Banana players expanding in Visayas sugarcane fields due to fear of another Pablo in Mindanao

mar 28, 2014

Some big banana producing companies are currently expanding in Visayas due to fear of another typhoon of the same of ferocity of Pablo will strike in Mindanao lands where cavendish bananas are traditionally planted like in Davao del Norte.

This as low pressure area (LPA) has been frequently crossing the once largely typhoon-free provinces in Mindanao like Davao del Norte and Compostela Valley in what seems to be already a part of climate change.

“Sometime, some members are expanding in other areas due to threat that typhoon Pablo might revisit. Some players have moved to Visayas and have started to consider areas planted with sugarcane,” said Stephen Antig, executive director of the Philippine Banana Growers and Exporters Association (PBGEA).

“But banana production is expanding also in General Santos, South Cotabato and ARMM areas,” he told members of the provincial board during their sesssion Monday.

He said he recently read a news report that banana production would also expand in the “massacre area” in Maguindanao through a joint venture between a foreign group and the local government unit.

At the same, Antig apprised the body that the 14,000 hectares of banana plantation wrought by typhoon Pablo in December 2012 are now on the way to recovery and its rehabilitation could be completed by the “end of 2014 or early 2015|”.

“As of 2013 we are still the second biggest exporter of bananas in the world next to Ecuador. There are 82,000 hectares planted with bananas spread over 13 provinces including the ARMM. More than 160,000 individuals are directly dependent on the banana industry, and if we consider the support industries, there are more than 2 million individuals who are indirectly dependent on it,” he said.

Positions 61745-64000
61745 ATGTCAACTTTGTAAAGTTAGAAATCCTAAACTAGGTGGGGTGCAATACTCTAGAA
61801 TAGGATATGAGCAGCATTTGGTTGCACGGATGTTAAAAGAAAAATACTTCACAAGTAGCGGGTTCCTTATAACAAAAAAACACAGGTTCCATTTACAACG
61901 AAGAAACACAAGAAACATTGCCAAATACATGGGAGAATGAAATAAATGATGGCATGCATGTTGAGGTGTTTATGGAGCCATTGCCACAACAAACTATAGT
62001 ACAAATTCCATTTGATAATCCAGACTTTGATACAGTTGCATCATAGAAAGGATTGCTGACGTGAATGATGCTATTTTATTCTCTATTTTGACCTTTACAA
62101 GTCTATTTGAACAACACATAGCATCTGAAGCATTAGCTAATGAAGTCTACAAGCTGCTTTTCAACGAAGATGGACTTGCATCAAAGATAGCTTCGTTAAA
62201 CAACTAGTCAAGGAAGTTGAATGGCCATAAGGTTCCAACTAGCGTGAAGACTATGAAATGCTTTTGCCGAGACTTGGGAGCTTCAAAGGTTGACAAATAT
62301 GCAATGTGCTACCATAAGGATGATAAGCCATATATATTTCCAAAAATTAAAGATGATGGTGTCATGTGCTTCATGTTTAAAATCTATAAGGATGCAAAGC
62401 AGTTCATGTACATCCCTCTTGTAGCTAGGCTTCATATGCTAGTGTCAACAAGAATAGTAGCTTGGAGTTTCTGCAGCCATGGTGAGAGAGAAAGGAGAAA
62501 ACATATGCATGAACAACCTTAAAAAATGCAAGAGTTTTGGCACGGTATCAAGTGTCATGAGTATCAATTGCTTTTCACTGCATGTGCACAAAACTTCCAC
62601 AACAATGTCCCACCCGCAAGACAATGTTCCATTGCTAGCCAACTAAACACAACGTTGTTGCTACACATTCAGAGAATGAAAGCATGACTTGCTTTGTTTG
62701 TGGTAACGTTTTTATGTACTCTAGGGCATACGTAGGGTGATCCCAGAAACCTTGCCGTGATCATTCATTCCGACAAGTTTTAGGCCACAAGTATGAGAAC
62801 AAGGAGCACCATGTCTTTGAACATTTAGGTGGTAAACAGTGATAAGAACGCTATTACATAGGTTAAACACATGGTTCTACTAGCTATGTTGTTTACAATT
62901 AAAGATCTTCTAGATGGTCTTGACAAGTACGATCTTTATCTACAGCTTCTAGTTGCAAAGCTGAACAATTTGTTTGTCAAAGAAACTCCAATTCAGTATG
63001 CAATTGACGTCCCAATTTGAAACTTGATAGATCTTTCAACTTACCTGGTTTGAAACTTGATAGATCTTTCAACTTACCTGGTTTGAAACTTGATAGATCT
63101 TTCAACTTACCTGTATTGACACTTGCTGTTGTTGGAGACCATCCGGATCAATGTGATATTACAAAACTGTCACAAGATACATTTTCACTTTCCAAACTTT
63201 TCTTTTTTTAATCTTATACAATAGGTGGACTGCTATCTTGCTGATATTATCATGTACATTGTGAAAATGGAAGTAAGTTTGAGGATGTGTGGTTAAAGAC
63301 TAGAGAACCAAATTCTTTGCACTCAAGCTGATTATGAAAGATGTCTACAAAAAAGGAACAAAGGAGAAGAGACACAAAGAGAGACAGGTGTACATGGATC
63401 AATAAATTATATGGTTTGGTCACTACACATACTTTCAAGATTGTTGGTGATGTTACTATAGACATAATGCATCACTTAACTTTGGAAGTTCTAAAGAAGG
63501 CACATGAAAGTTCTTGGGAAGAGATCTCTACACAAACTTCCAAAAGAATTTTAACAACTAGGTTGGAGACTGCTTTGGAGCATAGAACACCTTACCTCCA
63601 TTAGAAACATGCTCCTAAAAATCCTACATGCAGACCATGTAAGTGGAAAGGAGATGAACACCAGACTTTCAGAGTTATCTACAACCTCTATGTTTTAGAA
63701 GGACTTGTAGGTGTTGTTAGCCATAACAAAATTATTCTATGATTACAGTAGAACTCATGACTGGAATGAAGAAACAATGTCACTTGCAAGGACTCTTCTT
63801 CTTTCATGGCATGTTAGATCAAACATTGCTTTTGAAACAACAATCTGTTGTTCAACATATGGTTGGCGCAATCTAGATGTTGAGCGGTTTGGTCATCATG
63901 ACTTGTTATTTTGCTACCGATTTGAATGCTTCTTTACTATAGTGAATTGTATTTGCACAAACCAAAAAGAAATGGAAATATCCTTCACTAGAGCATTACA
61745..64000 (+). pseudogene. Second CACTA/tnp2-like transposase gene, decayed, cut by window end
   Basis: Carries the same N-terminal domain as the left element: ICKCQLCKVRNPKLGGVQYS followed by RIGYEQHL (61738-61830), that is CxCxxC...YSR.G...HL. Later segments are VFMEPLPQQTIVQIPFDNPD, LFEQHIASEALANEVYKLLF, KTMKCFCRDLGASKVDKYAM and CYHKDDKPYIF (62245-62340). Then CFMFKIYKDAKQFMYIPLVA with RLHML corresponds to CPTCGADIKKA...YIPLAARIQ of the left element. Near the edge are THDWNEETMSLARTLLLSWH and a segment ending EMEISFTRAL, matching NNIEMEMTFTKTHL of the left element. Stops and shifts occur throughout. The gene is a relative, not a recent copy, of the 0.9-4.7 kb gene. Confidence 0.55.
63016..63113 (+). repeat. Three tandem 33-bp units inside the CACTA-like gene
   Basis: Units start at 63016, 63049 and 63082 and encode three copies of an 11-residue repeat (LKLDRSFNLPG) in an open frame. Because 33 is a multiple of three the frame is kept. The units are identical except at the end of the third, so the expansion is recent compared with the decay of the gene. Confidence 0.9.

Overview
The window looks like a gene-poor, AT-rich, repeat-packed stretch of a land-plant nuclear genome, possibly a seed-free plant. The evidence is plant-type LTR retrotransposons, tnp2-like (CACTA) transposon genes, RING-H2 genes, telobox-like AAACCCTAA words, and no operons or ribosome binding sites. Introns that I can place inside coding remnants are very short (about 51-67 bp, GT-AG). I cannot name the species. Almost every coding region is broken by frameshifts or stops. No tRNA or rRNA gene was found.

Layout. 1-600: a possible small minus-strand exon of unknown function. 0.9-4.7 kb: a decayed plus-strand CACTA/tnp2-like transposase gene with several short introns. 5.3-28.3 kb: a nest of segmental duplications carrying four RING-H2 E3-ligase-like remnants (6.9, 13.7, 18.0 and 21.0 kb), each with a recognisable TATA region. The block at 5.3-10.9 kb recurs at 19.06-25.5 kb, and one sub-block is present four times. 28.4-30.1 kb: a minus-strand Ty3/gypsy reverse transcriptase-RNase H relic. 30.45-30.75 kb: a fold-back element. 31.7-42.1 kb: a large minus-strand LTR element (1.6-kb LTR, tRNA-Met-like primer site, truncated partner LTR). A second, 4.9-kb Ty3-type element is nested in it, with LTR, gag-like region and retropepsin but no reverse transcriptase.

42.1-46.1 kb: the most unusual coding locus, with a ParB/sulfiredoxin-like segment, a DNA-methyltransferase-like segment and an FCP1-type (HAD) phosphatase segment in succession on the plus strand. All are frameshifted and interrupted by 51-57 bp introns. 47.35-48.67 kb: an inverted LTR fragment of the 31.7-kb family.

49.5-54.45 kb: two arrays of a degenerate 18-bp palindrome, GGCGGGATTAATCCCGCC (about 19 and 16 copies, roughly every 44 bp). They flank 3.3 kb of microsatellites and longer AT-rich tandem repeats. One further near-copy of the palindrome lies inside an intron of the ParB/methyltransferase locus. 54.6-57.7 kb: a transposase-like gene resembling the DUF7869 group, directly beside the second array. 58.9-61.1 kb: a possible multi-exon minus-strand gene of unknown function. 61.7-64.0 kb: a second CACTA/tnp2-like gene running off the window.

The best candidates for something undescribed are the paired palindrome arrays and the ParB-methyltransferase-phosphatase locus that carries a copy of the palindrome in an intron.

An estimated P26-29 billion comes out from the banana industry every payday, he added.

“There is so much money in circulation that whenever it’s payday in Tagum City and Panabo City even the GROs (guest relations officers or drinking bar girls) are happy,” he said in gist.

Presently the banana industry is facing problems and threats such as the continued pestilence of the Panama and Sigatoka diseases to banana plants.

Antig said that the Panama disease is soil-borne and is spread through banana seedlings while banana companies are trying to continue but “there is still no known cure, no chemical discovered” to eradicate it.

He warned that the destruction of banana production in Panama, Taiwan and Malaysia by the Panama disease “can happen in the Philippines” and hence it can bring a “big blow not only to Davao del Norte but also to the entire country.”

On the other hand, Severino Mercado, a big banana grower in Davao del Norte, said that Sigatoka leaf spot disease can only be effectively contained by the use of aerial spraying.

Spray aircraft flies though at a high cost.

“We spend P150,000 to P200,000 per 30 minutes of the small plane. It costs an average of P120,000 per hectare per year,” he said.

The Food and Agriculture Organization reported Sigatoka disease devastated banana plantations in Caribbean island countries in the 1990s and their banana trade almost ground to a halt. (Rural Urban News/Cha Monforte)

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